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MTA Plan To Put Hundreds Of Police Officers In Subway System Sparks Funding Fight

NEW YORK (CBSNewYork) -- There's a funding fight over the proposal to put more police on the subway.

A rally was held Tuesday across the street from MTA headquarters in lower Manhattan, calling for the board to vote against a budget plan to add hundreds of officers to the MTA.

Gov. Andrew Cuomo has called for the hiring to crack down on fare beaters and improve public safety.

MORE: MTA Hiring 500 New Transit Police Officers To Counter Assaults, Fare Evasion

"The MTA and Governor Cuomo are planning on spending almost $250 million over the next four years to hire 500 new police officers at a time when the MTA is standing on a fiscal cliff," said Jaqi Cohen with the Straphangers Campaign.

Congresswoman Alexandria Ocasio-Cortez blasted the plan with a three-page letter and tweeted, "Punishing the poor does not create a safer environment."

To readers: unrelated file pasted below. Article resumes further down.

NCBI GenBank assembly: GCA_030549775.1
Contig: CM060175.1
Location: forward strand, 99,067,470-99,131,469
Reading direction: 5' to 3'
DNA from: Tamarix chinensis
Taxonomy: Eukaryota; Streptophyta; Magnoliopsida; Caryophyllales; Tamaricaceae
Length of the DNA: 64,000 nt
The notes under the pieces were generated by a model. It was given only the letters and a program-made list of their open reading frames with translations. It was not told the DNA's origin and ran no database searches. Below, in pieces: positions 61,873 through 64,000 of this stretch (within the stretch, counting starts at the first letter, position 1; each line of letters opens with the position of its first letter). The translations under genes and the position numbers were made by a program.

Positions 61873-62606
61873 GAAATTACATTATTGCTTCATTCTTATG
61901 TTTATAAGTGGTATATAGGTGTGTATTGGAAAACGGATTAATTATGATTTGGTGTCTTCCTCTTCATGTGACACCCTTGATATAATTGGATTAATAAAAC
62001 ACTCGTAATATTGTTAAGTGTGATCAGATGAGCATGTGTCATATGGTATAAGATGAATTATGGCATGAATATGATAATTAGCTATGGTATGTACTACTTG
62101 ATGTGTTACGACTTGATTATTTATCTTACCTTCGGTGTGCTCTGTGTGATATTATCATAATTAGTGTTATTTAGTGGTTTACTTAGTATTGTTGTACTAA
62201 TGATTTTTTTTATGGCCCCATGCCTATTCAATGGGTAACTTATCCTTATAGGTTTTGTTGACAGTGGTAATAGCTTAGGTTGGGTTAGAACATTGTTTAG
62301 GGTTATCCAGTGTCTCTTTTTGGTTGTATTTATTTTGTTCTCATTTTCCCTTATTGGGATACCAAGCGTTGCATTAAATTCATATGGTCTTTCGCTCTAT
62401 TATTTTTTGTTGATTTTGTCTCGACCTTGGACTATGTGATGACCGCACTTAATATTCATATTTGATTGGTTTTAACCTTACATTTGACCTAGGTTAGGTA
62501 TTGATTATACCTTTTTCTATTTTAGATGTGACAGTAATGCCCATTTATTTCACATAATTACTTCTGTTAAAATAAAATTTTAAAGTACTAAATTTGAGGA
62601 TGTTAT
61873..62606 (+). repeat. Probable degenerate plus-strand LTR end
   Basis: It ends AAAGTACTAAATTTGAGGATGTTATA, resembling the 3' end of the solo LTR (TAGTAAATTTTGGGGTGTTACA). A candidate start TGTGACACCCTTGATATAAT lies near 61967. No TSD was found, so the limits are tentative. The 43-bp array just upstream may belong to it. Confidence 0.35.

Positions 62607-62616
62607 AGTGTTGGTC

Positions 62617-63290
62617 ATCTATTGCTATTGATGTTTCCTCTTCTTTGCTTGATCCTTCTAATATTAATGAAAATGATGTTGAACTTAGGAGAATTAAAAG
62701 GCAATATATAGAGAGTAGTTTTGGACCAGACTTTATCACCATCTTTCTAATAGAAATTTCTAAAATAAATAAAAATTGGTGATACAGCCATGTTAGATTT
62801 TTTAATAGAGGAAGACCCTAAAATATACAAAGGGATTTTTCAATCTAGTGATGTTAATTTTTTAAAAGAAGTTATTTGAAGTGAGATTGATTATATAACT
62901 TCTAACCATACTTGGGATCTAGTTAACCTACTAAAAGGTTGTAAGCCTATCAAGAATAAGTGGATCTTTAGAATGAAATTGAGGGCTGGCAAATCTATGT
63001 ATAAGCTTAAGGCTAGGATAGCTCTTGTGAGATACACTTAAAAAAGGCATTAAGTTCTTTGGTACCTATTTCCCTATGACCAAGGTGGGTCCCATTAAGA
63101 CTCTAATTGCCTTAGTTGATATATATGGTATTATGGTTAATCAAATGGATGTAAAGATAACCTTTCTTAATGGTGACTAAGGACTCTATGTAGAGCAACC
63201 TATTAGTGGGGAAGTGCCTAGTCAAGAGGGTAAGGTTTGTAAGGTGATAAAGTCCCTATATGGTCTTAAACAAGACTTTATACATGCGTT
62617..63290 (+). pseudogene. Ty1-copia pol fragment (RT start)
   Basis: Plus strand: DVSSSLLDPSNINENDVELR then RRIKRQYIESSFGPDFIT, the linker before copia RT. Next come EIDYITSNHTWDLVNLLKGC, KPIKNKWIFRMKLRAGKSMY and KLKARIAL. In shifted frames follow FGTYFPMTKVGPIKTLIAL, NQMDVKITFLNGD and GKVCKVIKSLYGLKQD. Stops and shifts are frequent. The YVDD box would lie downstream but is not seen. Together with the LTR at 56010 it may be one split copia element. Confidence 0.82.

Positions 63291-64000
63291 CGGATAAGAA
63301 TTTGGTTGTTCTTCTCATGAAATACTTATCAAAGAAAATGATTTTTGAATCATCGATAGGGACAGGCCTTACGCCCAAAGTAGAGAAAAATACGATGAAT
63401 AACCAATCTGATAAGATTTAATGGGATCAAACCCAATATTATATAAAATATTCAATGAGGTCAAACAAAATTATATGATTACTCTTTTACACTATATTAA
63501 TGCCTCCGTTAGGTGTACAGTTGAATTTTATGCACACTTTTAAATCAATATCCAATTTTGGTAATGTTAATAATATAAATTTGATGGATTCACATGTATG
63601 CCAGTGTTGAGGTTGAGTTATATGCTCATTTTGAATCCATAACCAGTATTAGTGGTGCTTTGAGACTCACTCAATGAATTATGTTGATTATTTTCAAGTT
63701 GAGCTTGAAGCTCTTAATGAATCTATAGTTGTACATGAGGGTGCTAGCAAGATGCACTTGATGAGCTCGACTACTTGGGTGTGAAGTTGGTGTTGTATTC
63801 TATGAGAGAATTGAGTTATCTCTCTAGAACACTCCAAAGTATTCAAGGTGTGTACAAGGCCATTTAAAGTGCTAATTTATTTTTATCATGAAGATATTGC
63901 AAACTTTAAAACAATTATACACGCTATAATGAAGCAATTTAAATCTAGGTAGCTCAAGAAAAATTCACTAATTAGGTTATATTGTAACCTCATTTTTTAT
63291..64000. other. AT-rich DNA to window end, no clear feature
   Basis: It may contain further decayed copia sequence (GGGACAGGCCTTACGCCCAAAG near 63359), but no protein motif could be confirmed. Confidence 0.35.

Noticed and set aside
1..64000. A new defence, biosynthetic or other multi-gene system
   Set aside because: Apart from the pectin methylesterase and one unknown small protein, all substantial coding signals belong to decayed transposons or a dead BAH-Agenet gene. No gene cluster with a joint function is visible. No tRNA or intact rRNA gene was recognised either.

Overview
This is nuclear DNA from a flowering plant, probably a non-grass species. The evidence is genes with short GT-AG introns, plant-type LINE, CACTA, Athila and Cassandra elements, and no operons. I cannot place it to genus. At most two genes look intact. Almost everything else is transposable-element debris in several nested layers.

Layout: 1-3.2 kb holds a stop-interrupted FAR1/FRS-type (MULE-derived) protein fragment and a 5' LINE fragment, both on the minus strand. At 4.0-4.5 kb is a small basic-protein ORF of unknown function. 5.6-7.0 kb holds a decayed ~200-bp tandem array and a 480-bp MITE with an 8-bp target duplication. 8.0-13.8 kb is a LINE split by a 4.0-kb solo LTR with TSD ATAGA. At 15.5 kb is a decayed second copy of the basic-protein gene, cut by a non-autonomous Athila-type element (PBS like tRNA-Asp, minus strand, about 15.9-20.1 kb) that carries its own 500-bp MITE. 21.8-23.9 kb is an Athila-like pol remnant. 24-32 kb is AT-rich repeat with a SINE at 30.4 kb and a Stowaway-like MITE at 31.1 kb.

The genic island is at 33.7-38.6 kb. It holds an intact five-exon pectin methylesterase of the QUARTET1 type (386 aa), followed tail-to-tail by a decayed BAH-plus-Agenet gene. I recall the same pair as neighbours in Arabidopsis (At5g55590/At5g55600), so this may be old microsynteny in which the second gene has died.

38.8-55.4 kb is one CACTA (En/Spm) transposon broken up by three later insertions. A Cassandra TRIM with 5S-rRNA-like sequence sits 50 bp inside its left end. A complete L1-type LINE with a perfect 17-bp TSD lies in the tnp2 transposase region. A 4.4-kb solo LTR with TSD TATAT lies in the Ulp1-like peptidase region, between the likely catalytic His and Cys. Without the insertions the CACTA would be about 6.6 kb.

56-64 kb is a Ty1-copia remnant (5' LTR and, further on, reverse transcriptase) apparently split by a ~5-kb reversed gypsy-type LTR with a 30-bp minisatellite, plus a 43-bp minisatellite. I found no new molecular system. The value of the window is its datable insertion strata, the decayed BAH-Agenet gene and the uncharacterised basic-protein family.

The MTA fired back in a statement, saying, "We will not engage in politics when it comes to public safety."

The agency went on to say hate crimes in the subway are up more than 50%, robbery is up 11.5% and aggravated harassment is up 167%.

But opponents argue crime is down overall and more officers would lead to more arrests for low-level offenses and disproportionately target people of color.

"This is a race issue. This is a criminalizing black and brown New Yorkers issue," said Anthonine Pierre with the Brooklyn Movement Center.

Recent incidents like the woman arrested for selling churros in a Brooklyn subway station and the arrest of a candy vendor caused outrage, and rather than funding more policing, protesters argue the money could be better spent.

MORE: Hundreds Pack Harlem Streets To Protest Arrest Of Subway Food Vendors, Dozens Taken Into Custody

"We do not want this. We want better service. We do not want this. We want better accessibility in our subway system so that we have elevators that work," Sen. Michael Gianaris said.

Many New Yorkers who spoke to CBS2's Valerie Castro say they choose service over safety.

"We do need better service," one woman said.

"Yeah, why don't you spend the money on fixing the trains?" one man said.

But others hope to see improvements in both.

"I think the priority should be upgrading service, but I do understand the need for more security," one Brooklyn resident said.

The board will vote on Wednesday.

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